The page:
Mosman’s first Aboriginal Keeping Place could be established at Middle Head under one woman’s plan to save the headland from development and retain it for the community
MOSMAN residents have implored their federal MP, Prime Minister Tony Abbott, to halt a move which would alienate public open space at Middle Head.
By Emma Page
MIDDLE Head could become the site of Mosman’s first Aboriginal Keeping Place, housing an important collection of indigenous art and artefacts, under a plan to revitaliae the headland.
The radical idea has arisen in response to community backlash to a current development application to build a 93-room, aged-care facility at the site.
Greenwich resident Josephine Cashman, an Aboriginal lawyer and entreprenuer, said the former defence site would be better used as a public museum honouring Australia’s Traditional landowners.
She added there were more than 3000 Aboriginal people on Sydney’s north shore who would benefit from having a cultural centre at the site of Bungaree’s Farm – the first land grant to Aboriginal people by Govenor (Lachlan) Macquarie.
“This site is incredible. Not only is it one of the sites of first contact, but there are Aboriginal carvings, middens and other evidence of occupation within metres of the proposed development” Ms Cashman said.
The Keeping Place would house contemporary and unban Aboriginal paintings, photographs, as well as Aboriginal artefacts.
The Healing Centre would invite both non-indigenous and Aboriginal people to learn about Aboriginal culture and understand the problems indigenous Australians face today.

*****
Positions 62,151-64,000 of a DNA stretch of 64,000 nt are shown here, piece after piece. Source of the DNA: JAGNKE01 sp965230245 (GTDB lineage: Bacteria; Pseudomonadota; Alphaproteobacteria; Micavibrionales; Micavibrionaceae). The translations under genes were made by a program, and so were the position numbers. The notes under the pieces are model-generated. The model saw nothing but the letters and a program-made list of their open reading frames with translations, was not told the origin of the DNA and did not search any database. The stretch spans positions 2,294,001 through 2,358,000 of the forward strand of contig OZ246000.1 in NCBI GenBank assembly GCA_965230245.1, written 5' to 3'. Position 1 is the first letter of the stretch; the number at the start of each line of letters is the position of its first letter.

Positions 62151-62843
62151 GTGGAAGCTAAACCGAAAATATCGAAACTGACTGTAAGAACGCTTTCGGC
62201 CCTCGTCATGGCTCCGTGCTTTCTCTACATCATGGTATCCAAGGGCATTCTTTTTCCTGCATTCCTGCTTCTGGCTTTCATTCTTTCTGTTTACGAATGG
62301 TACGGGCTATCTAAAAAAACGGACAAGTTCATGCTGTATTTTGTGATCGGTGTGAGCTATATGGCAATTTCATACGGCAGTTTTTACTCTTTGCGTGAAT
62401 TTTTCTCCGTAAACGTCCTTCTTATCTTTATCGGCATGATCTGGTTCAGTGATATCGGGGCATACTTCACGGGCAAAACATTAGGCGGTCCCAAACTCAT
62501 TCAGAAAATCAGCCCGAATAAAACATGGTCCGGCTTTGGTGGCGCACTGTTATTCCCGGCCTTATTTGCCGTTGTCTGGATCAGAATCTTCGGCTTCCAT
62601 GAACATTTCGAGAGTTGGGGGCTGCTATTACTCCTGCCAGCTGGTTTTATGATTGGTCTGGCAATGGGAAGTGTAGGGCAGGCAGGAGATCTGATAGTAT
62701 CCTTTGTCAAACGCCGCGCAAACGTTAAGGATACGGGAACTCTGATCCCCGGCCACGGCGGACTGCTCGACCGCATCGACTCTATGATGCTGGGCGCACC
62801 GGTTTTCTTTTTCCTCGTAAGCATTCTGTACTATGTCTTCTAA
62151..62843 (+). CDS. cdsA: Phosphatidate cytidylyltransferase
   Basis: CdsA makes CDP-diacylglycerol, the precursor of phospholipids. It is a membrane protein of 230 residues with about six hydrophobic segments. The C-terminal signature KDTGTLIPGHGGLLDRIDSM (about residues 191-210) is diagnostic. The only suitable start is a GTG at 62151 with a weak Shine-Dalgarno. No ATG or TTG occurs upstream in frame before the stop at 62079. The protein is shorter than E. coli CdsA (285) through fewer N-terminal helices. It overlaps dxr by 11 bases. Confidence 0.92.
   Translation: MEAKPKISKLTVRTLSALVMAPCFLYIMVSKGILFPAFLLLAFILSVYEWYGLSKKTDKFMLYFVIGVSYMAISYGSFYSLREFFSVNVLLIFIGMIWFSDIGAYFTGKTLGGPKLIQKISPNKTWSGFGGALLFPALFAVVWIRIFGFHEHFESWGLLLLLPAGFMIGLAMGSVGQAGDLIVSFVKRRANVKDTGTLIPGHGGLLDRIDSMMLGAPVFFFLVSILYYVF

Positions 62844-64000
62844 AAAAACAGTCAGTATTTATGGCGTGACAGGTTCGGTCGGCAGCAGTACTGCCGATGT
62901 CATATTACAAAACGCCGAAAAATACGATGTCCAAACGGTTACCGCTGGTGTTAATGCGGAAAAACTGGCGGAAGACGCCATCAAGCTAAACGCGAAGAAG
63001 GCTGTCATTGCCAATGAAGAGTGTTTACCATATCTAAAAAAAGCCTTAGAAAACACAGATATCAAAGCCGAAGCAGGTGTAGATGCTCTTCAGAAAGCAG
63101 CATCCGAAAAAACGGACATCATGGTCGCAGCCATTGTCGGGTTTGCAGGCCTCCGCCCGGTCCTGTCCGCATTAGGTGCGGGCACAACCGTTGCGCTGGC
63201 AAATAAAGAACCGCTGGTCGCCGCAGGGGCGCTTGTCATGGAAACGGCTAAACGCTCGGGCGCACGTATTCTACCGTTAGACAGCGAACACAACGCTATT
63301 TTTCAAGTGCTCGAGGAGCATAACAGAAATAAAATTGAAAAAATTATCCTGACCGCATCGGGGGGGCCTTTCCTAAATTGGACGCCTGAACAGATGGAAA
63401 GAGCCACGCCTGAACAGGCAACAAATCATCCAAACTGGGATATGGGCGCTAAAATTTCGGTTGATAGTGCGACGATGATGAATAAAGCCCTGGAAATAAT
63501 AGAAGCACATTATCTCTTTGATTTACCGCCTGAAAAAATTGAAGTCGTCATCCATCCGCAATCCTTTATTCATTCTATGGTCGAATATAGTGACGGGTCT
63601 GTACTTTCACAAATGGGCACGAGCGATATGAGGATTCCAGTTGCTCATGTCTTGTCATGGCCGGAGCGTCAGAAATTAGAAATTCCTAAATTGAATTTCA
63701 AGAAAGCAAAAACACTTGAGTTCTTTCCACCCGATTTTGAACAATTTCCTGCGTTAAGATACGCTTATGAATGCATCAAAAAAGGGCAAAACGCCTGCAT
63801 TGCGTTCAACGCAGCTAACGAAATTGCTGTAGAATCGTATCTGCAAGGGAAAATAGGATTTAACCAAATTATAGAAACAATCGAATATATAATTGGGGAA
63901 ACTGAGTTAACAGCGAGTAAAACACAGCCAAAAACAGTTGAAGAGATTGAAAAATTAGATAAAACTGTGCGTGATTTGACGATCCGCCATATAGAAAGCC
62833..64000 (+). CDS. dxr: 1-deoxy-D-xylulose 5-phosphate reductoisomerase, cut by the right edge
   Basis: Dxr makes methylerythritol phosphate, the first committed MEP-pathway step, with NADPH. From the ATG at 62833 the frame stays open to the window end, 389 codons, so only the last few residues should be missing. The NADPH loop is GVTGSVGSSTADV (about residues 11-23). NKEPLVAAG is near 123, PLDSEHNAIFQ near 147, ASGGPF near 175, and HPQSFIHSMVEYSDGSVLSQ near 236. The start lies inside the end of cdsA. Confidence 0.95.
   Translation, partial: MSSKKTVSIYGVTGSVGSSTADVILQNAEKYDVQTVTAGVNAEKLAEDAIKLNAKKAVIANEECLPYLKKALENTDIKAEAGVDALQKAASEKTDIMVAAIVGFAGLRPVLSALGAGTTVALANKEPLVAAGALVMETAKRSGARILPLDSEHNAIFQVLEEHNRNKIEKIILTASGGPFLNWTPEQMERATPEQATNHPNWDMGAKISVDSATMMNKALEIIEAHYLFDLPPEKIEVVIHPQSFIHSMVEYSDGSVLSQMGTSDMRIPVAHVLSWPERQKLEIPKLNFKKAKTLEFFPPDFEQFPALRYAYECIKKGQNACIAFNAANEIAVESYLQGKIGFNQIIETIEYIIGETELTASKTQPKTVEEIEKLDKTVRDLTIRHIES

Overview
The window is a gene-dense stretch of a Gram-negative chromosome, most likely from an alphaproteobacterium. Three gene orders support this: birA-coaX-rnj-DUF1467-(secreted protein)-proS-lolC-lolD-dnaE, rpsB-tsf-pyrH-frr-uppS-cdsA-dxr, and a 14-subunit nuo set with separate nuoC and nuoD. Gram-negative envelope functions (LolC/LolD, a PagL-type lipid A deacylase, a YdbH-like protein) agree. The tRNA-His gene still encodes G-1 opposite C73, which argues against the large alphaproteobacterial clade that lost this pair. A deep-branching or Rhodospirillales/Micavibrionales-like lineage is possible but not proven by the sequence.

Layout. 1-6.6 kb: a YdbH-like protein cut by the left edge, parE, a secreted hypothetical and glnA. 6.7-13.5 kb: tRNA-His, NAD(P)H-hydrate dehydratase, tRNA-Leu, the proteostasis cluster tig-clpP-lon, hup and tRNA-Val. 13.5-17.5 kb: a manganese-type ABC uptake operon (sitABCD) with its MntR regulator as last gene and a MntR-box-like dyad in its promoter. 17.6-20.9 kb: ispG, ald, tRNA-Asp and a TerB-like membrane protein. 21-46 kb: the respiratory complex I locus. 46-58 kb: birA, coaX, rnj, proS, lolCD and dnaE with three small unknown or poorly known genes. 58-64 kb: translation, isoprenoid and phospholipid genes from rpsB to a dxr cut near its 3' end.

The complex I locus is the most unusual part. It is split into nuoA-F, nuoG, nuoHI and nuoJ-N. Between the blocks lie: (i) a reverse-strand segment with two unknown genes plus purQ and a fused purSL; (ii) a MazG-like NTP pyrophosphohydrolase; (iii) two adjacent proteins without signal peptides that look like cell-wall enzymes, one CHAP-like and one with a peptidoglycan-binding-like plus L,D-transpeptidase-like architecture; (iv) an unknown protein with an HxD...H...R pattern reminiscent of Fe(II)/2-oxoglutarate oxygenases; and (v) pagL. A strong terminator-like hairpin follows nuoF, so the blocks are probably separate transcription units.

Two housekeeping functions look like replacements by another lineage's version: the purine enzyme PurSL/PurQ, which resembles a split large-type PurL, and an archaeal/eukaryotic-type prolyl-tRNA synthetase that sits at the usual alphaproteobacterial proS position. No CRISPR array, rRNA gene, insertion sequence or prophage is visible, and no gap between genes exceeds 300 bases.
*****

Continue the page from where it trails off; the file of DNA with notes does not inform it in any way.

Ms Cashman said her proposal was in keeping with the aims and objectives of the Harbour Trust – to maximise public access to its sites and retain the cultural and historical significance of buildings.
GROUP OUTRAGED OVER DEVELOPMENT PLAN
From page 01 MOSMAN residents have implored their federal MP, Prime Minister Tony Abbott, to halt a move which would alienate public open space at Middle Head.
Picture: BRADEN FASTIER David Briggs, Marta Sengers and David Weekes at Middle Head.
Residents are outraged over a current plan to build an aged-care facility at a former defence site on Middle Head, saying it would result in the overdevelopment of the headland.
Mr Abbott (under the Howard Government) played a pivotal role in the formation of the Harbour Trust – a federal government body established in 2001 to maximise public access to the headland and preserve the site’s heritage.
However, Middle Head Rd resident David Briggs said the Trust could no longer be relied upon to stick to its charter.
“This plan changes the whole footprint of the area, traffic congestion will snowball – an aged care home is out of character with the precinct,” Mr Briggs said.
“This calls for Mr Abbott to examine what’s happening under his nose.”
There were also moves to resuscitate the now defunct Headland Preservation Group, which operated from 1996-2001, to ensure Middle Head was not sold to private development and ensure the Trust kept its promise to maintain the land as open space.
The group’s founding member Linda Bergin said the recent proposal would damage the natural and cultural heritage of Middle Head.
“It is the first time a new development (rather than an adaptive reuse) would occur. This would create a dangerous precedent going into the future,” Ms Bergin said.
The proposal, which would cost more than $33 million, is for 93 residents and a 15-person dementia day care facility.
Mosman Mayor Peter Abelson said he supported the idea of a quiet aged-care facility but flagged concerns about its scale.